January 25th, 2011 – Matt Gurney, National Post
Shoplifters. Burglars. Home invaders. All too often, they are deemed “victims” of the very people they attack: peaceful law-abiding citizens, many quite literally minding their own business.
From store-owner David Chen’s attempts to fight shoplifters, to Port Colborne, Ont. home-owner Ian Thomson’s attempts to fight off arsonists, courts and the police treat many Canadians who defend themselves no better than the thugs who would do harm to their persons or property. Over time, this attitude has eroded Canadians’ sense of personal responsibility for their own security — or made them too fearful of the consequences to act on it.
Thomson’s plight speaks eloquently to this bleak truth. Last August, three masked men pelted Thomson’s rural Ontario home with at least six flaming Molotov cocktails while he was sleeping inside. Thomson, who legally owned handguns, stepped out and fired several shots, driving off the attackers without harming them. He notified police of the incident and turned over surveillance film from security cameras installed around his home. The police arrested two men … and then arrested Thomson as well, for firearm-related offences. The Crown is seeking jail time.
In 1995, Ottawa resident James Morrow endured an even worse ordeal. A man with whom Morrow had a business dispute kicked in his apartment building’s door in a drunken rage. The man proceeded to Morrow’s unit, where he claimed he had a gun and was there to “blow [Morrow’s] head off.” Morrow immediately called 911 and spent a harrowing nine minutes on the telephone with the operator, during which time police failed to arrive. The intruder finally smashed down the door and entered his home, whereupon Morrow, also a legal handgun owner, shot him dead. Morrow was charged with murder; his court battle lasted two-and-half-years, despite being a textbook example of a legitimate use of force according to the judge dismissed the charges against him.
The cases of Thomson and Morrow illustrate the nature of such confrontations. Faced with an imminent and grave threat to their lives, with nary a cop in sight, what other options did these men have? Had they not acted in self-defence, both might well be dead.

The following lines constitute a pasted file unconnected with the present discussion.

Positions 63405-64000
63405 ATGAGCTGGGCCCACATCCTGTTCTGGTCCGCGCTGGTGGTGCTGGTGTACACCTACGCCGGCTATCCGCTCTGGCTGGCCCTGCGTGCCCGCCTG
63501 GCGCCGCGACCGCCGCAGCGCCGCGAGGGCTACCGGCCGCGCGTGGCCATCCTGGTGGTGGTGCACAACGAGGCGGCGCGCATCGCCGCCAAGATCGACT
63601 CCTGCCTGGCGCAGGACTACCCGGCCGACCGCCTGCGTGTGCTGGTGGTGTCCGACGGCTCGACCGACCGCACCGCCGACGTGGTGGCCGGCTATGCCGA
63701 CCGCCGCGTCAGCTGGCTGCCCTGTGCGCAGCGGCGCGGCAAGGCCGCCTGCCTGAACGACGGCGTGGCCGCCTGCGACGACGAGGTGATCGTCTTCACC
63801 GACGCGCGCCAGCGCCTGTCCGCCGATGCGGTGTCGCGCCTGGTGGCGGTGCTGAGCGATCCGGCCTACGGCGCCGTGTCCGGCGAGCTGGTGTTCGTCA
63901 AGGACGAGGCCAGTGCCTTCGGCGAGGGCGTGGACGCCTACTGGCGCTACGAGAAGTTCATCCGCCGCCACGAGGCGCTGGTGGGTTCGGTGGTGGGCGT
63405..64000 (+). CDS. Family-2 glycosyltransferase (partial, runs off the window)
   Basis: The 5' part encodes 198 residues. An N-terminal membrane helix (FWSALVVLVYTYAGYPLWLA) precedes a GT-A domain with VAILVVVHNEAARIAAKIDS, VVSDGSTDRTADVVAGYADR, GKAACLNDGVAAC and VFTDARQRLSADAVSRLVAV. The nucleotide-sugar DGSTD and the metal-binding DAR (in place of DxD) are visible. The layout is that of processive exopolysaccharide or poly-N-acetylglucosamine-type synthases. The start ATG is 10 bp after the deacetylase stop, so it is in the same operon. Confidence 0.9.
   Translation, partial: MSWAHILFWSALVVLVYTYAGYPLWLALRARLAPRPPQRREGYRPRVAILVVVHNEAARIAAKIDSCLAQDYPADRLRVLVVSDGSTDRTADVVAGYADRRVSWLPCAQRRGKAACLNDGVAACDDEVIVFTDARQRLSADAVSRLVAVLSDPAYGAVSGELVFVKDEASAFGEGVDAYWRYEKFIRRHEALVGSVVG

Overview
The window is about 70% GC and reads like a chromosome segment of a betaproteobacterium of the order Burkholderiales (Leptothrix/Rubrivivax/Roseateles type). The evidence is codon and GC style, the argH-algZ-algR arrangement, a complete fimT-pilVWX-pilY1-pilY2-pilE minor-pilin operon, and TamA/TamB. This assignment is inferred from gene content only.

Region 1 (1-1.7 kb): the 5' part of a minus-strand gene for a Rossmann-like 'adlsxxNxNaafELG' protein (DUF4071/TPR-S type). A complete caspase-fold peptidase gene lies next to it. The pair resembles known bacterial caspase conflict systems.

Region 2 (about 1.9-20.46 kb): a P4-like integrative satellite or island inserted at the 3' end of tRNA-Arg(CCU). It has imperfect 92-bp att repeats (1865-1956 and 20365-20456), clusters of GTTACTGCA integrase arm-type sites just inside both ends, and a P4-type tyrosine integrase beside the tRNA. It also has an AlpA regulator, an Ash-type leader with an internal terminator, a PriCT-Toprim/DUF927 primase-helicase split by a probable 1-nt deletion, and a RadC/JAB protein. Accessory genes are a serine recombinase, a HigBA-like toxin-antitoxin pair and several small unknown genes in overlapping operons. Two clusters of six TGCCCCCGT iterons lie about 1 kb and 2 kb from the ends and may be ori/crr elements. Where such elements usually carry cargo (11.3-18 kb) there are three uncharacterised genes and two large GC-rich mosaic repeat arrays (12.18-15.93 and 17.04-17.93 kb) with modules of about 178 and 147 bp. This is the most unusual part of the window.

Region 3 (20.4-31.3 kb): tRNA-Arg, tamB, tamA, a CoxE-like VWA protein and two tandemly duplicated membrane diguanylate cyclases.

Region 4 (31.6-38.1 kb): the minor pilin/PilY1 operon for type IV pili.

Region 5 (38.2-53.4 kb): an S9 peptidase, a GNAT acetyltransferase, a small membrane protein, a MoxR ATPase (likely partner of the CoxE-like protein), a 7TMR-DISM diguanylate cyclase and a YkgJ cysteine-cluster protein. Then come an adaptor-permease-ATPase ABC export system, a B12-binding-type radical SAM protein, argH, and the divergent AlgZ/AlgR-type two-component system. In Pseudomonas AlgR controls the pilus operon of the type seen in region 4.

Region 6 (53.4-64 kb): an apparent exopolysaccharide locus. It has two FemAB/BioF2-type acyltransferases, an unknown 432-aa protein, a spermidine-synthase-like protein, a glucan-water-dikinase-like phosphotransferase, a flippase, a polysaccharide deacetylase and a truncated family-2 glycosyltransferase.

In some cases, the police not only fail to show up to calls from citizens, but make it plain that they have no intention of protecting them or their property.
That was the situation facing New Brunswick resident Lawrence Manzer. In March of 2010, when his neighbour discovered three intruders in his backyard at 2:30 a.m., he phoned Manzer, who stepped on to his porch holding an unloaded shotgun. Manzer and his neighbour had suffered repeated acts of vandalism on their properties before this confrontation; previously, the police had shown themselves uninterested in responding to such minor crimes. Yet this time, the police acted — arresting Manzer for threatening the public peace. His case remains before the courts.
On a broader scale, there also is the disgraceful abandonment of the people of Caledonia by the Ontario Provincial Police (OPP). Since 2006, the residents of this Ontario town have faced threats, intimidation and outright assault at the hands of natives enraged by a land claim dispute involving a housing development. Instead of protecting the terrorized homeowners, the OPP refused to intervene lest they further “inflame” the situation.
And of course, there is the case of Toronto store-owner David Chen. After suffering daily harassment by shoplifters and manifest indifference by the police, in May 2009 Chen finally made a citizens’ arrest of one of the most notorious repeat offenders. Instead of thanking him for doing their job, police charged Chen with assault and forcible confinement. Acquitted of both counts last October, his actions may prove a tipping point. Last week, the federal Conservatives announced that they would introduce legislation to change the rules for citizens’ arrests, to ensure other well-meaning individuals do not face a repeat of the Chen fiasco.